The noh masks of Hideta Kitazawa

Hideta Kitazawa

Mask Maker Kitazawa has been making masks for both classical and contemporary noh for more than two decades.  He has had a special relationship with Richard Emmert and Theatre Nohgaku for much of this period, and also for the last 10 years with Jannette Cheong since carving the four masks for the English-language noh Pagoda and the ‘Peter’ mask for Opposites-InVerse as part of the Noh time like the present… a tribute to Akira Matsui programme.

Mask maker and Shinto Temple carver, Hideta Kitazawa, chose to follow in his father’s footsteps and became a second generation woodcarving artist. In 1991, after graduating from the Tokyo University of Agriculture and Technology with a major in Forestry Studies, he went on to begin intensive woodcarving studies with his father Ikkyou Kitazawa. Since then, he has been the recipient of a number of awards, including the ‘Outstanding Young Artisan Award’ for Tokyo in 1997, and the Yokohama, Noh Drama Theatre Director's Prize in 2003.

As a result of his work with Pitt Rivers Museum in Oxford and the Oriental Museum in Durham Kitazawa's masks are now in both permanent collections.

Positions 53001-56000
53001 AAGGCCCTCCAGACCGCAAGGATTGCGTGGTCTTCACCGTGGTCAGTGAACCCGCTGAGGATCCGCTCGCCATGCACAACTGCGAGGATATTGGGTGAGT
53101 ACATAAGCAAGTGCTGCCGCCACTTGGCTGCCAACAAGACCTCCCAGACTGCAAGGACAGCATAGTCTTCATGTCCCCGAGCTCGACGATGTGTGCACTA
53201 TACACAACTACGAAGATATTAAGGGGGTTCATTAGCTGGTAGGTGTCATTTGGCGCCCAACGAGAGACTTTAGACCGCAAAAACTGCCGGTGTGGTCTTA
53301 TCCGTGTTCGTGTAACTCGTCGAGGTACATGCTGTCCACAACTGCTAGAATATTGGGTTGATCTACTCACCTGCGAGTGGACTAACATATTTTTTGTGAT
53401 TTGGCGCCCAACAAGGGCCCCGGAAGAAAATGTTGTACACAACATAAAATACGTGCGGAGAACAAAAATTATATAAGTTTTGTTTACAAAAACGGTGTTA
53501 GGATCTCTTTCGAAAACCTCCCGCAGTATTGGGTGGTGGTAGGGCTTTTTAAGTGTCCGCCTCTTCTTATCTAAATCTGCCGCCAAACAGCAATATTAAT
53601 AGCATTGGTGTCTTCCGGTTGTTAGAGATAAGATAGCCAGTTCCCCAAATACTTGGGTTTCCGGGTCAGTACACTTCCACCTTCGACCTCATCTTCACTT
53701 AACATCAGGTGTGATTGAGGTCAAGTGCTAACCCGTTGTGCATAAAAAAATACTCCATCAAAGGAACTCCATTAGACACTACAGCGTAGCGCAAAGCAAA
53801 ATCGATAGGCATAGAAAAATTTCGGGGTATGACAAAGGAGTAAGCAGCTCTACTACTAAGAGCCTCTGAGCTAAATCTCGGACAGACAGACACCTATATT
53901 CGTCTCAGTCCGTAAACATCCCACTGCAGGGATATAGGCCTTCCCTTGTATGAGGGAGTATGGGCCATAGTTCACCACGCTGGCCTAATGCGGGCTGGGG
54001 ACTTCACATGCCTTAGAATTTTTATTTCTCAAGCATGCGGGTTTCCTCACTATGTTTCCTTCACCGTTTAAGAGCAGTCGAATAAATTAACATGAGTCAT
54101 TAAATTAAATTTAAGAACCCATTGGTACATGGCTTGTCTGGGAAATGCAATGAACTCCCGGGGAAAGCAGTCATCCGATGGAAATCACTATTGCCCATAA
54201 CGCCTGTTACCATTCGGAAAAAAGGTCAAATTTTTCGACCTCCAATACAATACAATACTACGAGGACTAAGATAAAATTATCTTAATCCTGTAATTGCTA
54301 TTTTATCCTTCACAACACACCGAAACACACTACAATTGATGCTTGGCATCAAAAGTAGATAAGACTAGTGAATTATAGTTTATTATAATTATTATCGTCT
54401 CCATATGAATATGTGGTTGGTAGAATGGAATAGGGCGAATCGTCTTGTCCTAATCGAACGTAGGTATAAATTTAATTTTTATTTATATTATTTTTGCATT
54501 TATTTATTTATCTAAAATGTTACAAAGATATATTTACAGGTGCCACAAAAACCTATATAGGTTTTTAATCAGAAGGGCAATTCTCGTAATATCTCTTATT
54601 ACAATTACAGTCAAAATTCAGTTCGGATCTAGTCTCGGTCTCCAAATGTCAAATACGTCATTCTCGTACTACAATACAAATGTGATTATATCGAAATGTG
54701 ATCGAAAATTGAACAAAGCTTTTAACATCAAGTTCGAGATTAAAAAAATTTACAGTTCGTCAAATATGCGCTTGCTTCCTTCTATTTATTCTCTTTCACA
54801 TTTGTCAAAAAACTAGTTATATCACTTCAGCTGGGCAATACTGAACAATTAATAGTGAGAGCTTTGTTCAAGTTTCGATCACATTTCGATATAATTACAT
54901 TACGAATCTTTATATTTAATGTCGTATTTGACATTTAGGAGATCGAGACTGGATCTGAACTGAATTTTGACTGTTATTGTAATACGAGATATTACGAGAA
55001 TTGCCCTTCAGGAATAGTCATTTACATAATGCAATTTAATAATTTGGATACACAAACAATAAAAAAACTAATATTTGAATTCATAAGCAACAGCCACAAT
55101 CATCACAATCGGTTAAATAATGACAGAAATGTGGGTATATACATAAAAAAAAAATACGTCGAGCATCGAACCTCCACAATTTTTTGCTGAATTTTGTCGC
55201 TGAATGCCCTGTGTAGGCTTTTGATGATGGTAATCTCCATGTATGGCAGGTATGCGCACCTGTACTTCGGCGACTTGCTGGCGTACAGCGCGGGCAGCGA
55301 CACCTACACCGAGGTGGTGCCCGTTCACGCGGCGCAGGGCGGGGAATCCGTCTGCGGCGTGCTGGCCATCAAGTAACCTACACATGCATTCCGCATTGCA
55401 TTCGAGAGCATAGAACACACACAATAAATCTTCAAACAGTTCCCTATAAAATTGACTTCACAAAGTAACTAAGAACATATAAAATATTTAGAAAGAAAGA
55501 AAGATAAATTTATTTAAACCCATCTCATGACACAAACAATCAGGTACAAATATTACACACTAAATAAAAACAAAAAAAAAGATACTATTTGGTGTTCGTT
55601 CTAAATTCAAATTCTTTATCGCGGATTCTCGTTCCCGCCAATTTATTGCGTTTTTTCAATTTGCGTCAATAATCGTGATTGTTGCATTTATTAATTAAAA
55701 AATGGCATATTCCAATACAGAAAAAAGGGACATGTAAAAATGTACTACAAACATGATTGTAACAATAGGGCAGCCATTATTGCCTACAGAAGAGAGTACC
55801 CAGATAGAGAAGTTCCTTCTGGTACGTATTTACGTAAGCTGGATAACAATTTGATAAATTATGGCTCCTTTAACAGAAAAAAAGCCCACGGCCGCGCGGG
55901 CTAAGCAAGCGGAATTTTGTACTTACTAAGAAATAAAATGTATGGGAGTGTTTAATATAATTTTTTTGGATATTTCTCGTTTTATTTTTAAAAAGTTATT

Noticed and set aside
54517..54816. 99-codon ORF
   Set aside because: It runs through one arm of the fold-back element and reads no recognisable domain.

The Mask Making Process

Follow Kitazawa-san's explanation of the mask making process in this slideshow: 

Exhibitions and Demonstrations

Hideta Kitazawa's recent exhibitions and demonstrations include:


  • Sainsbury Institute for Japan Arts & Cultures

  • Oxford University, Pitt Rivers Museum

  • Durham University, Oriental Museum

  • East 15 Acting School, University of Essex

  • Japan Foundation London (Foyles Bookshop)

  • Dublin City University


  • Wenzhou Special Education School, China


  • Stanford University

  • Beijing University

  • International Arts Carnival, Hong Kong

  • International Conference, Bangalore


  • Victoria and Albert Museum, London

  • Oxford University, Pitt Rivers Museum

  • Maison de la Culture du Japon, Paris

  • Crow Collection of Asian Art, Dallas


Asian Civilization Museum, Singapore